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Governor Hassan Proclaims May 2016 Lyme Disease Awareness Month as Statewide Survey Finds 64% of Residents Concerned About Disease
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Bureau of Infectious Disease Control
Publish Date:
May 26, 2016

Concord, NH – Governor Maggie Hassan has issued a proclamation that May 2016 is Lyme Disease Prevention Month in New Hampshire. The Governor's proclamation encourages residents to continue to raise awareness of Lyme disease to prevent further expansion of the disease. According to a recent statewide survey conducted by the University of New Hampshire Survey Center, 64% of residents believe they are at high or moderate risk of personally becoming infected with Lyme disease.

Lyme and other tickborne diseases are spread to humans and animals by the bite of an infected tick. In New Hampshire, and across the United States, Lyme disease is the most commonly reported tickborne disease—New Hampshire is one of the states with the highest rate of reported Lyme; children under the age of 14 are at highest risk for contracting Lyme disease.

Lyme disease, as well as anaplasmosis, babesiosis, and Powassan virus, are transmitted by the bite of the black-legged tick, formerly known as the deer tick. Black-legged ticks have four life stages: eggs, larvae, nymphs, and adults. The black-legged tick nymphs are most active in the late spring through summer months (usually May through August) and are the most likely to infect humans with tickborne diseases. Lyme disease is a serious illnesse and can affect people of any age.

The statewide survey was conducted in April after an Advisory Committee of Lyme disease prevention experts from around the State, including the New Hampshire Department of Health and Human Services, Division of Public Health Services (DPHS), was convened by the Community Health Institute with funding from the NH Charitable Foundation. After reviewing a wide range of potential prevention projects, the Advisory Committee chose to dedicate resources to two initiatives: conducting a statewide survey of New Hampshire residents regarding their knowledge and behaviors around Lyme disease prevention and developing and conducting a statewide Lyme disease prevention education campaign.

Lyme disease can be prevented by taking precautions when going in wooded, grassy, or brushy areas. Effective precautions include: 1) applying insect repellent with 20–30% DEET every time you go into a wooded, grassy, or brushy area; 2) spraying shoes and clothing with Permethrin, a human-safe chemical that actually kills ticks; 3) wearing light-colored clothing, with pants tucked into your socks; 4) showering after being outside; and 5) conducting a daily tick check for your children and yourself.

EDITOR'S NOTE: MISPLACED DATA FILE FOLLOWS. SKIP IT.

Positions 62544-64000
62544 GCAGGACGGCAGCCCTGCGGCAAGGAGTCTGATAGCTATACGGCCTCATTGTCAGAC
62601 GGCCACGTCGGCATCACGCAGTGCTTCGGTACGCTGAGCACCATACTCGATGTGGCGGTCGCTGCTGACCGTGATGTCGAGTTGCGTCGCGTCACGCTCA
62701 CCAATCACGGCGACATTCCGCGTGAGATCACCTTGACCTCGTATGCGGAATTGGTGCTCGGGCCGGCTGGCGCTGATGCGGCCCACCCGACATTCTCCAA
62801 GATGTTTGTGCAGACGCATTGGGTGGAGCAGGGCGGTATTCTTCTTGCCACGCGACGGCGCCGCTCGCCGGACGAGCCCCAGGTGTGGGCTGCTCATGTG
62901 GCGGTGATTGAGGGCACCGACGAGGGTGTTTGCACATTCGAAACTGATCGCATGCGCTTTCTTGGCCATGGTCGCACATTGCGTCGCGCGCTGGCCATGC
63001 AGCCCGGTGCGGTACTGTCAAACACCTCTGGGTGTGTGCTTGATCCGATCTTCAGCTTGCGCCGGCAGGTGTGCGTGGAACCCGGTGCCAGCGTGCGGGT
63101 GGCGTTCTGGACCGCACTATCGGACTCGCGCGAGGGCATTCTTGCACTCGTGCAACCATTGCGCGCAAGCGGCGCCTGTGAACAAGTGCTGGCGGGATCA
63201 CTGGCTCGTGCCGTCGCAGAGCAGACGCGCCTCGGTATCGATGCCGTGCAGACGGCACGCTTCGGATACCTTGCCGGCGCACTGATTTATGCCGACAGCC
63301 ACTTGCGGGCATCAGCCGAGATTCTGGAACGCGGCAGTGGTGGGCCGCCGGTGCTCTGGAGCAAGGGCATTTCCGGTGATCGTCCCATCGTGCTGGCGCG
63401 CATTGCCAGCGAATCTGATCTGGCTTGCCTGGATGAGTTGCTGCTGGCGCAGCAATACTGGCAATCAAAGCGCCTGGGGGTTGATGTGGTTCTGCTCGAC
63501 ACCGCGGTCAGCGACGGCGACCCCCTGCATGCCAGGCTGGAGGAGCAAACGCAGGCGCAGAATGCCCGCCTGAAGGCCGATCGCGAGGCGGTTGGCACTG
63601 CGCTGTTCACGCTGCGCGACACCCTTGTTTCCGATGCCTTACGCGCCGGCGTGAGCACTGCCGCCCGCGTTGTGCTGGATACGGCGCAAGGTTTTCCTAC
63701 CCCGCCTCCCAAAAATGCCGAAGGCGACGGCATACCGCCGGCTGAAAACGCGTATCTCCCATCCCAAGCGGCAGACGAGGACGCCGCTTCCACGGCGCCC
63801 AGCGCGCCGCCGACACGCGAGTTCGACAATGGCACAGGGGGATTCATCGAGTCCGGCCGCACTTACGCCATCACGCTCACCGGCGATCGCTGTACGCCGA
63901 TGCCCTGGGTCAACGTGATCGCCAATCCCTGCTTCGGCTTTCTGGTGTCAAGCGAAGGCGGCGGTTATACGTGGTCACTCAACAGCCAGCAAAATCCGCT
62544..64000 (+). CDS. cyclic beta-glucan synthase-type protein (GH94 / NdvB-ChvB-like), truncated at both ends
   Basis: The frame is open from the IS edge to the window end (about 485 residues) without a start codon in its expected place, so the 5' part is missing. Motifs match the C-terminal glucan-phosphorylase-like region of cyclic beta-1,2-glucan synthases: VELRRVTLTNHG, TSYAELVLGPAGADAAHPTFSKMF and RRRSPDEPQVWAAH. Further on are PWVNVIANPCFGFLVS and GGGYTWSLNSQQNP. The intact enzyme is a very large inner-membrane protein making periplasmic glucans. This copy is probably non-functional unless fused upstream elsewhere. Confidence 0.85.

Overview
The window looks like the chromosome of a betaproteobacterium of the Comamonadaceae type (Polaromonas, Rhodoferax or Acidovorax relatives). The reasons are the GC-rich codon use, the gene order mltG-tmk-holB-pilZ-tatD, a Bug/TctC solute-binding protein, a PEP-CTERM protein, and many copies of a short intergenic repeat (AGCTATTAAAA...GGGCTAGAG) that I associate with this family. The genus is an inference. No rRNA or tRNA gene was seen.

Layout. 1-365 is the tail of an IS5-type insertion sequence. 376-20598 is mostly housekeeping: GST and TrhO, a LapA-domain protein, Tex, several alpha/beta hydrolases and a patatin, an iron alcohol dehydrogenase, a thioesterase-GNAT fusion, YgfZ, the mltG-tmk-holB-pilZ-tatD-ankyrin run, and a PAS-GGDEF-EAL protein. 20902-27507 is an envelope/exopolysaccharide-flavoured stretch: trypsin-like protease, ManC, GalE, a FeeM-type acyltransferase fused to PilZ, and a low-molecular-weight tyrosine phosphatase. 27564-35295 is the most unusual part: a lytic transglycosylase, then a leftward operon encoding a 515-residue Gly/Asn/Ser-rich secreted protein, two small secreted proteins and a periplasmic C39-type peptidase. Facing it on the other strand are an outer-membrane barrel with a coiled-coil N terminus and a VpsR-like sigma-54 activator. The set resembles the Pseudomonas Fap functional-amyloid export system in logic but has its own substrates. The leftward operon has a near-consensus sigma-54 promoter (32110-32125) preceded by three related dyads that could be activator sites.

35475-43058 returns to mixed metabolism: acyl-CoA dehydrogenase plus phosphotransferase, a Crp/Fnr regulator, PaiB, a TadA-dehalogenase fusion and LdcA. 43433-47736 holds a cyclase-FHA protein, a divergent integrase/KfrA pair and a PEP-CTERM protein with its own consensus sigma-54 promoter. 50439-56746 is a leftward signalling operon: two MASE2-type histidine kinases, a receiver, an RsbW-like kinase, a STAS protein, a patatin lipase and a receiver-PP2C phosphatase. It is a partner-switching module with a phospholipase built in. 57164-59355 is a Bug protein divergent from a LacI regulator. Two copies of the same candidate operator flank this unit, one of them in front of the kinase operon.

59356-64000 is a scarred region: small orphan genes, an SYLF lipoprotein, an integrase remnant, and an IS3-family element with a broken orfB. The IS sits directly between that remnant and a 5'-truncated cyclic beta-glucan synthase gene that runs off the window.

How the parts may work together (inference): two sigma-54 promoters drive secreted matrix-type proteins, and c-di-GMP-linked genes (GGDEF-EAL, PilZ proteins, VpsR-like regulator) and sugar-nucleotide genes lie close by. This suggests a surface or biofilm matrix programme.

The survey found that only 28% of NH residents always apply repellent before going to a tick habitat and only 63% of residents said they always check for ticks after being in wooded, grassy, or brushy areas. This leaves 32% of NH residents that never or only sometimes check for ticks after spending time in tick habitat. Conducting a daily tick check is one of the most effective methods of preventing Lyme and other tickborne diseases.

If you find a tick, you can kill it by submerging it in rubbing alcohol or wrapping the tick tightly in tape. If you are bitten by a tick, remove the tick as soon and as safely as possible—with flat-head tweezers as close to the skin as possible, grasp the tick and pull directly out. As always, if you have any questions or concerns about a tick bite, contact your healthcare provider.

The statewide Lyme disease prevention education campaign will be launched in the coming months, with initial outreach efforts focusing on families and outdoor enthusiasts. Ticks are active in all weather above freezing—don't let a little tick become a big problem. For more information about how to identify, prevent or deal with ticks, visit the NH DPHS dhhs.nh.gov/dphs/cdcs/lyme/index.htm and the Centers for Disease Control and Prevention www.cdc.gov/ticks.

Learn about other public health initiatives at the Community Health Institute at http://nhchi.org and the NH Charitable Foundation https://www.nhcf.org/.

 
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